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Andy Murray keeps focus among the shadows

Saturday, 5 January 2013 - 11:30am IST | Agency: Daily Telegraph
There has been much discussion of how Andy Murray's US Open breakthrough has the potential to turn him into a more relaxed figure on the court. Perhaps it will, eventually, but his first two matches at the Brisbane International were both tricky, edgy affairs.

There has been much discussion of how Andy Murray's US Open breakthrough has the potential to turn him into a more relaxed figure on the court. Perhaps it will, eventually, but his first two matches at the Brisbane International were both tricky, edgy affairs.

After sneaking past Australian qualifier John Millman in three sets on Thursday, Murray had to be alert again yesterday (Friday) against Denis Istomin of Uzbekistan, the world No?43. Istomin served so powerfully and so well that Murray generated only one break point in the match. But he did take it, and that was enough to make the difference in a 6-4, 7-6 win.

"It was quite a tough time of day to play on this court because of the shadows," Murray, who is now through to the semi-finals, said. "It's hard to track the ball sometimes. I had a couple of opportunities and just mis-hit shots, which was frustrating because I wasn't timing the ball as I would have liked. But I managed to stay focused in the tie-break and played a good breaker."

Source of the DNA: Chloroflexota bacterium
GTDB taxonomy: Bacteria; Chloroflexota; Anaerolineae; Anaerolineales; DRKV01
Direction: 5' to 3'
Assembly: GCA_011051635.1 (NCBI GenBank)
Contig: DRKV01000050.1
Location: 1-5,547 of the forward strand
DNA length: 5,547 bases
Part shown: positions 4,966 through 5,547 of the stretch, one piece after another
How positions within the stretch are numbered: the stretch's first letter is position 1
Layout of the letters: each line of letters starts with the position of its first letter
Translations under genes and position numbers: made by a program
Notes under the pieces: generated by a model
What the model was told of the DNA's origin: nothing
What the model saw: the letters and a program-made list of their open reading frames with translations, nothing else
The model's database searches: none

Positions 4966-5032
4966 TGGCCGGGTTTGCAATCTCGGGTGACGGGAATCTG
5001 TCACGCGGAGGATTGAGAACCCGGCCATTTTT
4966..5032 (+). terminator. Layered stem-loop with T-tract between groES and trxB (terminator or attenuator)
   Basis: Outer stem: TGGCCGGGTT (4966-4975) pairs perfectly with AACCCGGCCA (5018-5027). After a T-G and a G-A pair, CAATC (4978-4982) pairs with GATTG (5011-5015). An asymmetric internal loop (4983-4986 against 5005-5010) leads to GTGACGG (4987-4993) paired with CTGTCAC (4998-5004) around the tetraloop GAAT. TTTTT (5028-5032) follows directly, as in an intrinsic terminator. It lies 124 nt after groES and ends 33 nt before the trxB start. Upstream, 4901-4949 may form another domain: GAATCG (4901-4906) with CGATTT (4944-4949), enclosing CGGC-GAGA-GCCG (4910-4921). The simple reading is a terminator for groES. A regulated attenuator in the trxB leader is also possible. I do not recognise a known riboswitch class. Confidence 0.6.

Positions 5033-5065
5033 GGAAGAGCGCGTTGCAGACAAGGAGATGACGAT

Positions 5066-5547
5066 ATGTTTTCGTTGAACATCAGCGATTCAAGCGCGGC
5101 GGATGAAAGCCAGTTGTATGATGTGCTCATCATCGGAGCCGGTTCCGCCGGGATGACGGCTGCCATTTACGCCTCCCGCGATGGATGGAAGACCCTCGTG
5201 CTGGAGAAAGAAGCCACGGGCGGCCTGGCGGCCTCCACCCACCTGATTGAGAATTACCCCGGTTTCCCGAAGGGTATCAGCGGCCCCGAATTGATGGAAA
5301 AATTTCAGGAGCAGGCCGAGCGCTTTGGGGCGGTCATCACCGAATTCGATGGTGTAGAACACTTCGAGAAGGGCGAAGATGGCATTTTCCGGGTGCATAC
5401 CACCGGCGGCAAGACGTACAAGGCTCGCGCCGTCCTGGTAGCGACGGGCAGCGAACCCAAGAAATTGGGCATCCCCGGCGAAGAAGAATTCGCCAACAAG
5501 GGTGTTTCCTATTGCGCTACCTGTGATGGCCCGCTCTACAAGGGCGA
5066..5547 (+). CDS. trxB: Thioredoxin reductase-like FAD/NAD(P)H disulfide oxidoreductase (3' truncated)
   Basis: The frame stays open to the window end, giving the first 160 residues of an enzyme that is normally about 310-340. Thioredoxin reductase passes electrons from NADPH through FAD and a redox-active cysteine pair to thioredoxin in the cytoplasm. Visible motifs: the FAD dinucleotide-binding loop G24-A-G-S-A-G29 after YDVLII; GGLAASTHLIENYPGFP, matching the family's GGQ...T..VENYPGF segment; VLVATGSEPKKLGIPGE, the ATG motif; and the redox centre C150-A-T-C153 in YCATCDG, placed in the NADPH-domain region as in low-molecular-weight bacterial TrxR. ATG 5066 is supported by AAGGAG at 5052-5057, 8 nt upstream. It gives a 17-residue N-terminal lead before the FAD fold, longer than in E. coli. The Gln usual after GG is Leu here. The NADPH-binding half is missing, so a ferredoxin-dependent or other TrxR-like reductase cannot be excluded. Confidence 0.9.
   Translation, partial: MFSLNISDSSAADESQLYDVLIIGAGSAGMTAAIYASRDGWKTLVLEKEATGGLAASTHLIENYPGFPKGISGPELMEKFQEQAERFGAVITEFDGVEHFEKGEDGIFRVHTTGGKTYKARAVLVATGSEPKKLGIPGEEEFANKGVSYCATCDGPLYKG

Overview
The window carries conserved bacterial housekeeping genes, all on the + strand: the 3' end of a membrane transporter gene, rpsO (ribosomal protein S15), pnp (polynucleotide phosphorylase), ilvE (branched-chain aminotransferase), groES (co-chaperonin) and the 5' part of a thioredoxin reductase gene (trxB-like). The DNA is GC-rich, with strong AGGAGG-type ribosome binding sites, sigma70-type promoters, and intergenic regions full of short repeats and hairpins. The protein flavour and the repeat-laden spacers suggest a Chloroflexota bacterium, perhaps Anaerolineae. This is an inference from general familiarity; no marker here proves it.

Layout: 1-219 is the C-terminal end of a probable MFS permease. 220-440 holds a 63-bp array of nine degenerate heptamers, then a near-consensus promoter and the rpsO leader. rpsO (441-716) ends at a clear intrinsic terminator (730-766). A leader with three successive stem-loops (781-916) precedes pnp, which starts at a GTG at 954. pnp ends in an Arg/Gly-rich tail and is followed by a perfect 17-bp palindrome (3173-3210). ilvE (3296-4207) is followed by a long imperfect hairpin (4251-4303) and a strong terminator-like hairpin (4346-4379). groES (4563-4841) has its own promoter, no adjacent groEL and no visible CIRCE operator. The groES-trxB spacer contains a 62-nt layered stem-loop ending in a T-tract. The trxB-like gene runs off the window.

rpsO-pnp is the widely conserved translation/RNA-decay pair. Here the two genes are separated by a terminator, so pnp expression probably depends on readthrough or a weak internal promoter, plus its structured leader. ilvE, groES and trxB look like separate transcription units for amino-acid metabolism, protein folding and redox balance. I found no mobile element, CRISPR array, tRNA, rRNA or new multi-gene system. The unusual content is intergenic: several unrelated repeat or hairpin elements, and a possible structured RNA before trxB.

Murray was reunited yesterday with his coach Ivan Lendl, who arrived in the morning after a 16-hour flight from Miami and thus watched his charge play in a competitive situation for the first time since the US Open final.

It was not a vintage performance, but then Murray often tends to take a while to get his body moving at its smoothest after a lay-off from competitive tennis.

"It's a long trip to get over [physically]," he said, after grunting and grimacing as he climbed on to the platform in the interview room. "It takes more than two, three days, more like a week or 10 days before you're feeling absolutely perfect."

He also dismissed a recent story that he had "vowed" to stop swearing on the court - a promise it would be hard to imagine him keeping, given his natural perfectionism and the intense irritation he experiences when he makes a mistake.

"I was doing an interview over the phone," he said, after a match in which he did his fair share of raging and growling. "I got asked about swearing on the court. I said, obviously I don't mean to do it. I don't want to do it. Sometimes you get frustrated and you do.

"So, yeah, while I would obviously love to stop doing it, and I try not to, I can't guarantee it."
 


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